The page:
“Take for every two pounds of sugar, a quarter pound of annis seeds, or coriander seeds, and your comfits wil be great enough, and if you will make them greater, take half a pound more of sugar, or one pound more, and then they will be faire and large. And halfe a pound of Annis seeds, with two pounds of sugar will make fine small comfits. You may also take a quarter and a halfe of annis seeds, and three ponds of sugar, or halfe a pound of annis seeds and foure pounds of sugar. Do the like in Coriander seeds.”

I am only doing a small batch of 1 cup of coriander seeds.

“Melt your sugar in this manner. Put three pounds of your powder sugar into the bason, and one pinte of cleane running water thereunto, stirre it well with a brasen slice, untill all be moist and well wet, then set it over the fire, without smoke or flame, and melt it well, that there bee no whole gristie sugar in the bottome, and let it seeth mildely, untill it will streame from the ladle like Turpentine, with long streame and not drop, then it is come to his decoction, let it seeth no more, but keep it upon hote imbers that it may run from the ladle upon the seeds.”

I am doing a small batch of sugar syrup, 1 lb of sugar loaf to 1 cup of water.

“To make them speedily. Let your water be seething hot, or seething, and put powder of Sugar unto them, cast on your Sugar boiling hote: have a good warme fire under the hanging bason. Take as much water to your sugar, as will dissolve the same. Never skim your sugar if it bee cleane and fine. Put no kinde of starch or Amylum to your sugar. Seeth not your Sugar too long, for that will make it black, yellow or tawnie. Moove the seeds in the hanging bason as fast as you can or may, when the sugar is in casting.”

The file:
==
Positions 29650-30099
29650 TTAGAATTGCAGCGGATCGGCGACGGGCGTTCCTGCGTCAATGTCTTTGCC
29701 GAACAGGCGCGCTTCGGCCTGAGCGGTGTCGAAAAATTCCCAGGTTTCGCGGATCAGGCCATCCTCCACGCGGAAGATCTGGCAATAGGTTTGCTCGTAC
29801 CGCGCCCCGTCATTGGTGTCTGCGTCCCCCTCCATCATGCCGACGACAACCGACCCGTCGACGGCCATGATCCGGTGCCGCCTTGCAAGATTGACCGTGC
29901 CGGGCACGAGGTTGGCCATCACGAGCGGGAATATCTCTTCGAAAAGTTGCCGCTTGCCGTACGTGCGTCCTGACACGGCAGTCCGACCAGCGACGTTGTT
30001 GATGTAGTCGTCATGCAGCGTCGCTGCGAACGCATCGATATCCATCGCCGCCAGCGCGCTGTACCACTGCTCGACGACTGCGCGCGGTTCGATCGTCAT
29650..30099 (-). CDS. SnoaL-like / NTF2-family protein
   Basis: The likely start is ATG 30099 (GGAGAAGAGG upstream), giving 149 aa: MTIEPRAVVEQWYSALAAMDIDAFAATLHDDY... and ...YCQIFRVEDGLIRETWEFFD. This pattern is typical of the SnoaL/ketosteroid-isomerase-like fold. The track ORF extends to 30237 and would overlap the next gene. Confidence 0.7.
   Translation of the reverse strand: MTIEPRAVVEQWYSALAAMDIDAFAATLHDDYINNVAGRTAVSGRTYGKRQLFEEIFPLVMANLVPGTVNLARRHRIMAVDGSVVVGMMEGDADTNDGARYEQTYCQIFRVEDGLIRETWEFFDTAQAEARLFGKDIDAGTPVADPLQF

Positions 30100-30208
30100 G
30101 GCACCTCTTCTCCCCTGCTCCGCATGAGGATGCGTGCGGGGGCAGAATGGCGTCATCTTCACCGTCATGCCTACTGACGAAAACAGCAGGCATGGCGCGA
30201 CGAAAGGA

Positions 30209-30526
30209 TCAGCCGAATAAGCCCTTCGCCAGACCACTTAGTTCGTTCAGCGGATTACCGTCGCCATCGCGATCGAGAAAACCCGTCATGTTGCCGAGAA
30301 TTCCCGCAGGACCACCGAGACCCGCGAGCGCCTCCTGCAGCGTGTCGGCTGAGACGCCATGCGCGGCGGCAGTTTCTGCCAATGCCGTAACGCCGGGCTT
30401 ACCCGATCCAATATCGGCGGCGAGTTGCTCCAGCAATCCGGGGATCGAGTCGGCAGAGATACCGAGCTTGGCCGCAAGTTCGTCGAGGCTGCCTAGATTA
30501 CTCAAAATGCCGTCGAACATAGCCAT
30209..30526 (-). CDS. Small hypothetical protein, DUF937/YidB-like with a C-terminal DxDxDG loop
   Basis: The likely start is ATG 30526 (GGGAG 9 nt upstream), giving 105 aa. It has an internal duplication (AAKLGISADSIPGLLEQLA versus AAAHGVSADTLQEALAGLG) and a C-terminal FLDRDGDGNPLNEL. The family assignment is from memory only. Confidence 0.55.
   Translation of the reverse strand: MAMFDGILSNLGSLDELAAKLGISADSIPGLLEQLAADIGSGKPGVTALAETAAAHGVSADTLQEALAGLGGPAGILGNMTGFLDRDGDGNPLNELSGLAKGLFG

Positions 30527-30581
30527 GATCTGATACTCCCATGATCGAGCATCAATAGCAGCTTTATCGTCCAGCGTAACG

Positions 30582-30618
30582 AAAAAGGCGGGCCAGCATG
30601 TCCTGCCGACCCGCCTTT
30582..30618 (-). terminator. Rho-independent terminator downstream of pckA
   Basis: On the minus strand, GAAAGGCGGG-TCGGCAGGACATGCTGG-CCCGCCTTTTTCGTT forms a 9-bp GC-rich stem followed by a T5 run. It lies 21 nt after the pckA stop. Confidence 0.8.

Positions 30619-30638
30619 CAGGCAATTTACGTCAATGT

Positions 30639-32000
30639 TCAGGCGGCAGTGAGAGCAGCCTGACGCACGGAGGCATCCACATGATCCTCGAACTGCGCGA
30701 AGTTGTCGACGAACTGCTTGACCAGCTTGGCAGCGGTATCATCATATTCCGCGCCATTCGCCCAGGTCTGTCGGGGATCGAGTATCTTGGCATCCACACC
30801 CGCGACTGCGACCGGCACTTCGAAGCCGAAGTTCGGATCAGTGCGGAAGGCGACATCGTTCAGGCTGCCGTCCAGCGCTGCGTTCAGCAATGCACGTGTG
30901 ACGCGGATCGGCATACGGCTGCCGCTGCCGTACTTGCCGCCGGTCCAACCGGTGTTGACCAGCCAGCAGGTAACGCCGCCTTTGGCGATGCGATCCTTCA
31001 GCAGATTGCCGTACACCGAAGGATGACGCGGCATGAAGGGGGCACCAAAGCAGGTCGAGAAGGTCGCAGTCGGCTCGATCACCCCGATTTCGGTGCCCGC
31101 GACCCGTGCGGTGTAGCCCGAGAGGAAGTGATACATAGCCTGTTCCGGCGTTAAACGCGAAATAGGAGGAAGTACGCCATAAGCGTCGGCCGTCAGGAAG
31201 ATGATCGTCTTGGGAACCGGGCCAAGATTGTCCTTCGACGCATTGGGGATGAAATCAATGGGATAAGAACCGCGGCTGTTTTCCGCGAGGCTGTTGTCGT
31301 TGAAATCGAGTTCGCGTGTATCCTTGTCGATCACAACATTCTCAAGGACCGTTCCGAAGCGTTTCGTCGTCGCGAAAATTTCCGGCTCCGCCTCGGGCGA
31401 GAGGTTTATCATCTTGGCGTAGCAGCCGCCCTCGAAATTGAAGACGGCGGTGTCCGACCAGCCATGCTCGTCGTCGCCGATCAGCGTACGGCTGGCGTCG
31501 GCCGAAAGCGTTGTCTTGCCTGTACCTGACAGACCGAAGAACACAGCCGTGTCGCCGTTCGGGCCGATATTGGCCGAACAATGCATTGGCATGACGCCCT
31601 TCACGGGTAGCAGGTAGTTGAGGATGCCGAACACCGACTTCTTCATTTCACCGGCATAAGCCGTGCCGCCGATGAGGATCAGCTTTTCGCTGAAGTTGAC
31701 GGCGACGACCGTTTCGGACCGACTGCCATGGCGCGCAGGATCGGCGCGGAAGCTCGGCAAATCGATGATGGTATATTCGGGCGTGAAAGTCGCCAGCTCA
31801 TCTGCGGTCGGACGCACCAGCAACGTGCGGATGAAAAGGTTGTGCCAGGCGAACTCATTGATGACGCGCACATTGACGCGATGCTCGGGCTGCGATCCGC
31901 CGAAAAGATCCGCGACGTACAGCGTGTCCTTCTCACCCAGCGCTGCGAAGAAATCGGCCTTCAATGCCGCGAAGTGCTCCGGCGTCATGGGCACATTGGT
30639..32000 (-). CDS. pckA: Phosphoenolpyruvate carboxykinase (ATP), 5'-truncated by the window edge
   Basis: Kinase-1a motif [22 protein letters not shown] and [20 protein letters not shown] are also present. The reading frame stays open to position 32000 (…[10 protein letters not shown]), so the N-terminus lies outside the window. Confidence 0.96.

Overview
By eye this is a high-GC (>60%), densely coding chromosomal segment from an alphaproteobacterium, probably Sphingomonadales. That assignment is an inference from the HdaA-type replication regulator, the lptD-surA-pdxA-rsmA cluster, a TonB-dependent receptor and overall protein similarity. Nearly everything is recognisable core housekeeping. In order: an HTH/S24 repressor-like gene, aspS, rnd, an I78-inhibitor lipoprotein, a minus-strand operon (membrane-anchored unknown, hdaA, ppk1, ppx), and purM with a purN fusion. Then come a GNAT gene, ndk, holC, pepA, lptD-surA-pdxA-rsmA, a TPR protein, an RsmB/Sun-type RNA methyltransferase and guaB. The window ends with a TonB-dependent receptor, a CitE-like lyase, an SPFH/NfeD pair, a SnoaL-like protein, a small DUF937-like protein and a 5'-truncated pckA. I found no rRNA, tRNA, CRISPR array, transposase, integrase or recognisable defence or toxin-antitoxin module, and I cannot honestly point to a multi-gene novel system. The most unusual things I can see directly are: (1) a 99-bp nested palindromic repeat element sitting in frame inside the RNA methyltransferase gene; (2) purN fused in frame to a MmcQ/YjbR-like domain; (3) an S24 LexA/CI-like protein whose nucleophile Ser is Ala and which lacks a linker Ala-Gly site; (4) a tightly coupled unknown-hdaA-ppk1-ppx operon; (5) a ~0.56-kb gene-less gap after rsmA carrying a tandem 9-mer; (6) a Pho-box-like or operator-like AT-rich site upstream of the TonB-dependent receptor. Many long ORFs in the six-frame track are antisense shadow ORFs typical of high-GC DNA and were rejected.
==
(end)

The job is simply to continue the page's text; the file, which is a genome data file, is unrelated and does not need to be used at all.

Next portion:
Tip 1: Set on a really low boil. This is IMPORTANT. Low. Boil. The impurities in the sugar loaf make it boil over on anything other than low.

Tip 2: Skim the scum. I know the paragraph above says don’t do this if the sugar is fine. My loaf has impurities. I do not want any to be in your final product. With a modern sugar, you skip this step.
initial boil   Impurities

Tip 3: Use a candy thermometer until you are comfortable with what sugar looks like, sounds like and behaves at various stages. Sugar undergoes chemical and structural changes at the various stage points. It will often keep boiling at a specific temperature until the chemistry changes and then it will move up to the next state.

Water boils at 212. Your sugar pot should look like this: tightly controlled bubbles, violent boil. It will stay here for a while.
212 degrees

Thread state is 225. You sugar pot should look like this: bigger bubbles, less violent boil. The sugar bubbles should start having “form.
225 Thread

Tip 4: Make yourself comfortable. The rule of thumb is it will take 3x longer than you think it will. It will either boil over or go past the stage you are looking for if you are not watching. 1 lb of loaf sugar takes me about 50-60 minutes to get to thread stage.

Tip 5: Do not rush. No one likes scorched, burnt sugar. The smell will linger for days. And you do not want to make friends with your local FD.

Tip 6: People in period did not care about crystallization. It is not important to water down the sides of the pot during cooking, as you find in modern candy recipes.

The final syrup will look like this.
Part 2- making the comfits, on the morrow.